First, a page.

Updated on November 9, 2017
For the love of the church and all of the people
“What if it had happened at your church? What if it were you?” a friend and I are discussing all of the recent events in Sutherland Springs, TX. Church just isn’t her thing; so she is earnest in her questioning. “What would you want everyone to be talking about?” We are lamenting the horrible evil and the broken hearts of so many people. But she looks me straight in the eye when she asks that question. “What would you want the nation’s conversation to be about if you died while standing in your church?”
I can’t answer her for the way the words stick in my throat.
Those people and that church have been in our hearts all week, haven’t they?
I have a thing about churches. My church, your church, the big church with all the programs and the quiet little church on the side of the road? I love them all. I can’t help it.
Whenever we take road trips that wind us through little towns, I love to drive by the churches just as they are dismissing. It’s the people I want to see as they file into the parking lot. God’s people filtering back out into his world with their hearts a little different. I imagine his smile as he watches them hustle children, shake hands, fold up chairs and go on back to their ordinary places. And I imagine him walking right there among them.
I guess my love affair with the church started early. Old upholstered pews, overhanging balconies, secret hallways, and old stone sanctuaries were the playgrounds of my childhood and my place of refuge as I grew.
But it wasn’t just the building. It was the people. The ordinary regular people who loved me through all of the stages of my life. It somehow made me pretty certain that Jesus, himself, actually lived in my childhood church. I just knew that one day I would come running around the corner from the Coke machine in Fellowship Hall and he would be standing right there.
So when I hear the news? A shooting in the middle of a church service? The people right in their pews, hymnals and Bibles and children all gathered and facing the altar. That’s where the evil went this time? The church? He entered the church?
I can’t quite find the words to answer her question.
“What would you want the conversation to be about if that evil had shot its way into your church?”
The country is spinning out a lot that is right and true and issues that need to be addressed as we all deal with this event. But I don’t think it was for the love of those issues that the people of Sutherland Springs Baptist Church got up on Sunday morning. It wasn’t for a love of politics or gun control or policy that propelled them to dress their children, grab up their Bibles and plant themselves in the pews of Sutherland Springs Baptist Church.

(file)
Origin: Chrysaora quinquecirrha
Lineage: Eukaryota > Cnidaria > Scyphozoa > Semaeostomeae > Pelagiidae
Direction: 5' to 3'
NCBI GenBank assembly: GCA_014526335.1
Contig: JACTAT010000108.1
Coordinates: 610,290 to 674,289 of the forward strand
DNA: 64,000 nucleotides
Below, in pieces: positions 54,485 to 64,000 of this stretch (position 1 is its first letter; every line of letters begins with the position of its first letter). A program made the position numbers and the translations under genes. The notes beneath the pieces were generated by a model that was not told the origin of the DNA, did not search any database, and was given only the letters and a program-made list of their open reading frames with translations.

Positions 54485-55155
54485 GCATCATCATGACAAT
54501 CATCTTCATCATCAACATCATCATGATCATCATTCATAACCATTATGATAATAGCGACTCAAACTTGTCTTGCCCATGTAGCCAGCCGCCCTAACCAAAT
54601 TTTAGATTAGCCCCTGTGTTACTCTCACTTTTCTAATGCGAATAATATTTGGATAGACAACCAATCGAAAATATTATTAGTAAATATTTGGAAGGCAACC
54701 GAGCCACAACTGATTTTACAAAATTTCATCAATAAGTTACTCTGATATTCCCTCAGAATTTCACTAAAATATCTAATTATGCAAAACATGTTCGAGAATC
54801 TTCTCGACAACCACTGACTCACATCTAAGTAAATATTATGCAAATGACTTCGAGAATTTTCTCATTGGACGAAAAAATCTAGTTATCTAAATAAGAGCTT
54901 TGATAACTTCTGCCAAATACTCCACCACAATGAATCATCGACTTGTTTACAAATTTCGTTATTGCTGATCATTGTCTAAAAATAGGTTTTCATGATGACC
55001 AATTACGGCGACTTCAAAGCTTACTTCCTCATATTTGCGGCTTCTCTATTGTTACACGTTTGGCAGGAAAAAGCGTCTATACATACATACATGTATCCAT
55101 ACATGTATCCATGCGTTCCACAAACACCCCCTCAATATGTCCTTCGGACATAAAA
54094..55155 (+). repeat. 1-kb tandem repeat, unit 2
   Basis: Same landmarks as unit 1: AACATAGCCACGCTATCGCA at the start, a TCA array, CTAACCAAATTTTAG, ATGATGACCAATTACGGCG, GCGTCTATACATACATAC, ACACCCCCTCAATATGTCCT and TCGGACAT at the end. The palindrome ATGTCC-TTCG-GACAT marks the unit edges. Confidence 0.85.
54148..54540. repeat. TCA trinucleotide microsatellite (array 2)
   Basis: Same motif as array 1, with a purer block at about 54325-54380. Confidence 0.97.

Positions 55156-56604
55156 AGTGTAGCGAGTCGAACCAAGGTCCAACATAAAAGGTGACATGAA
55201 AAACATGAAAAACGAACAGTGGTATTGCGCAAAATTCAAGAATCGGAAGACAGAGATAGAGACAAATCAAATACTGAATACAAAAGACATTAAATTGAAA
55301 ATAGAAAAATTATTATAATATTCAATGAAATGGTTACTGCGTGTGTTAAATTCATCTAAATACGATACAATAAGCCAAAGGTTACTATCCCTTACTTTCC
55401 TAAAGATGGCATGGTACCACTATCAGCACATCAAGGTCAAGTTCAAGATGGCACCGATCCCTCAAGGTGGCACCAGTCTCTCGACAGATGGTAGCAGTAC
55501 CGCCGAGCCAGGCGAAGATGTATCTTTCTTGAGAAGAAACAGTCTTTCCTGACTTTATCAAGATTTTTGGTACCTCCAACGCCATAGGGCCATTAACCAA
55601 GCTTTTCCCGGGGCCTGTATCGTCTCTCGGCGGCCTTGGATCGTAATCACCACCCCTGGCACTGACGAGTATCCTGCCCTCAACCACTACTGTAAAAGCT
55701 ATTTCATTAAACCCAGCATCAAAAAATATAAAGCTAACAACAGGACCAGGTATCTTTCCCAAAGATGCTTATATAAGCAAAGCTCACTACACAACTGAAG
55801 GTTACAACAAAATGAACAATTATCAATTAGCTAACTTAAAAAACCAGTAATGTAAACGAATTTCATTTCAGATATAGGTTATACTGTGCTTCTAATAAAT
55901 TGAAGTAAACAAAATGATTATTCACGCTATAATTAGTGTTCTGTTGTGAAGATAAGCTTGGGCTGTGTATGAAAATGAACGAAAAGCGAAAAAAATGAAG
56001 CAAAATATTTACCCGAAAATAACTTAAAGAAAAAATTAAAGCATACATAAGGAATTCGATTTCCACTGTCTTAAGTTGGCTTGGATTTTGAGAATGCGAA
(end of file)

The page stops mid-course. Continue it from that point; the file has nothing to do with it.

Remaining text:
It was for the love of a Savior.
“We’ve all read the book,” a grieved parishioner is quoted as saying, “We know how the story ends. Good wins. We’re gonna be ok.”
They have to have 26 funerals. Whole families were wiped out when evil dressed all in black and shot its way into their house of worship.
But. The newspaper articles quietly quote the devested ones left behind as proclaiming the goodness of God and clinging to Jesus to get them through.
My friend cannot contain her questions.
Yeah, I whisper it quiet, it doesn’t make much sense.
But here’s the thing. It’s what can happen after you spend a few months of Sundays standing shoulder to shoulder with regular ole everyday people trying to hear the voice of a holy God. It’s what happens when you read the words of your Creator until the pages are ragged and dog-eared. When week after week you hear it, “This is my body broken for you“ spoken over bread and wine and Sunday after Sunday you simply take, eat and remember.
It gets inside of you. You start to live it. And love the Lord your God with all your heart and soul and mind and love your neighbor as yourself? These words become lifelines, food for your weary soul.
That’s what I would want the conversation to be about. Hearts and souls and regular people who work in ordinary ways to bring the words of Jesus to life; about how to love your neighbor. I finally pull out an answer to her question. She raises her eyebrows at me as I stumble through it.
Yes, your actual real-life neighbor, the one that maybe you don’t even like. I would want the country to talk about how to help those in need and love those who are unlovable. I would want them to hear the words of a God who loved the broken and busted world so much that he gave his only Son for it.
You see, I am pretty sure that it wasn’t for the love of an institution or some rules or a building that those people stood in that church. It was for the love of a God who came and gave his very life for them. And so, I think maybe what they would want us to do is simply this: Go love people.
“That’s the strangest thing to say to a world that is so incredibly broken,” she says.
Yeah. It is. But it just may be its only hope.
“And I pray that you, being rooted and established in love, may have power, together with all the Lord’s holy people, to grasp how wide and long and high and deep is the love of Christ, and to know this love that surpasses knowledge—that you may be filled to the measure of all the fullness of God” (Ephesians 3:17-19).